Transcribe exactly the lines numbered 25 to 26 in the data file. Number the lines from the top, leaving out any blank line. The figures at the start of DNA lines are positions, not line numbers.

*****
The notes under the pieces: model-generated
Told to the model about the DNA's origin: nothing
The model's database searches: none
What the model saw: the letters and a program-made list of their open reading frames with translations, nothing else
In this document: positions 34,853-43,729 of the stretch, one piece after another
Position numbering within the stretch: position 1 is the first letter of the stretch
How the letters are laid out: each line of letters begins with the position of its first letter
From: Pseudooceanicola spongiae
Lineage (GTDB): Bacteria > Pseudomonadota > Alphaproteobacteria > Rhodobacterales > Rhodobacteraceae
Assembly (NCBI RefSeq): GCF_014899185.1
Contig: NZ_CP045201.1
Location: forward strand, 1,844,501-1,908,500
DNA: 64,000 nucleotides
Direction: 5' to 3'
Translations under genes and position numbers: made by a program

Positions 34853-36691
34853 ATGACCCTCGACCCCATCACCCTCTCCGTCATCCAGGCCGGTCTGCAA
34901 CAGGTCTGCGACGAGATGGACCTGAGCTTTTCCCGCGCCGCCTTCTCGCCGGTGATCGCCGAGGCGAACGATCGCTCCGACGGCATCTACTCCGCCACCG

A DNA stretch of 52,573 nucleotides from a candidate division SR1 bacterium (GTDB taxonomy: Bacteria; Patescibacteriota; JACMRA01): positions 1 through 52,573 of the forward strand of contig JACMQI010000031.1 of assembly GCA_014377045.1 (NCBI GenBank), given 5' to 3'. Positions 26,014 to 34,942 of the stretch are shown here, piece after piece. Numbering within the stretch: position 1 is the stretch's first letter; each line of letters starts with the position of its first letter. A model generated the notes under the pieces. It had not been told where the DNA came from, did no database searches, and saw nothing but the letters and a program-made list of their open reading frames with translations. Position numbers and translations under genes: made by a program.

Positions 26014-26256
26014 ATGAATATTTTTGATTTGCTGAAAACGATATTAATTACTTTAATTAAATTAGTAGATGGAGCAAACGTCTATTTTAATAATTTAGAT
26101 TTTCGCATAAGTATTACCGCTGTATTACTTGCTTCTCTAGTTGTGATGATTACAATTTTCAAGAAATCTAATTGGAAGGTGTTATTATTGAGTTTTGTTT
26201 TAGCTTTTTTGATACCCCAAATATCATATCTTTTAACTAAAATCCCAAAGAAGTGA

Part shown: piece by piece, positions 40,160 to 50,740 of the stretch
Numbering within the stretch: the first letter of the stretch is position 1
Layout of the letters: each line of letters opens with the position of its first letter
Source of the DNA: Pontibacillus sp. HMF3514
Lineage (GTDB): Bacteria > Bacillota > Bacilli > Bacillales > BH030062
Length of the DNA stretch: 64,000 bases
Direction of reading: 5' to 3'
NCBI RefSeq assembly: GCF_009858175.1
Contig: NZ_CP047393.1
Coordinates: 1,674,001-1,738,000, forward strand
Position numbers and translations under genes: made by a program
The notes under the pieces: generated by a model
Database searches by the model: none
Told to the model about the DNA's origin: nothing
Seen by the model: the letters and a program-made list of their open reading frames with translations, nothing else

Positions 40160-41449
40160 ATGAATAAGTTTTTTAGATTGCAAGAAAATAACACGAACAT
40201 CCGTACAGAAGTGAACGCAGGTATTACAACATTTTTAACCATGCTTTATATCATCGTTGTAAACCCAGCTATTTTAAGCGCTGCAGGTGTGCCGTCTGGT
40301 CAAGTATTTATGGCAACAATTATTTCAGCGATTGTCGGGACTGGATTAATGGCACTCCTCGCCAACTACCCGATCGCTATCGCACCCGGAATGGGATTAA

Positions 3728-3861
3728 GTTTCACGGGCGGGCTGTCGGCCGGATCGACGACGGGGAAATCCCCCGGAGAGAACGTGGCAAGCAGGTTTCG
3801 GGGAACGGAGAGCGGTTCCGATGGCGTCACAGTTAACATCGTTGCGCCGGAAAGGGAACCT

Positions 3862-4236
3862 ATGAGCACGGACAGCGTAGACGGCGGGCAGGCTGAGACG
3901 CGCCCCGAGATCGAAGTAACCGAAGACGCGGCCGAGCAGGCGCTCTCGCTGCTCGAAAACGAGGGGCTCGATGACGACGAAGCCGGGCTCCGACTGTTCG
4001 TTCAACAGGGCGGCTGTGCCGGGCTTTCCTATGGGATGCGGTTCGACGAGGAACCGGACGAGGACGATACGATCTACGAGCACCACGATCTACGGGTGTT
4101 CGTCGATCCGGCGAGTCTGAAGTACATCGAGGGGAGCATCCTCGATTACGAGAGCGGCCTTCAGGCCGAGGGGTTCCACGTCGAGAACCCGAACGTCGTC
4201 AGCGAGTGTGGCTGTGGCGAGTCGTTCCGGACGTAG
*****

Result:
Numbering within the stretch: the first letter of the stretch is position 1
Layout of the letters: each line of letters opens with the position of its first letter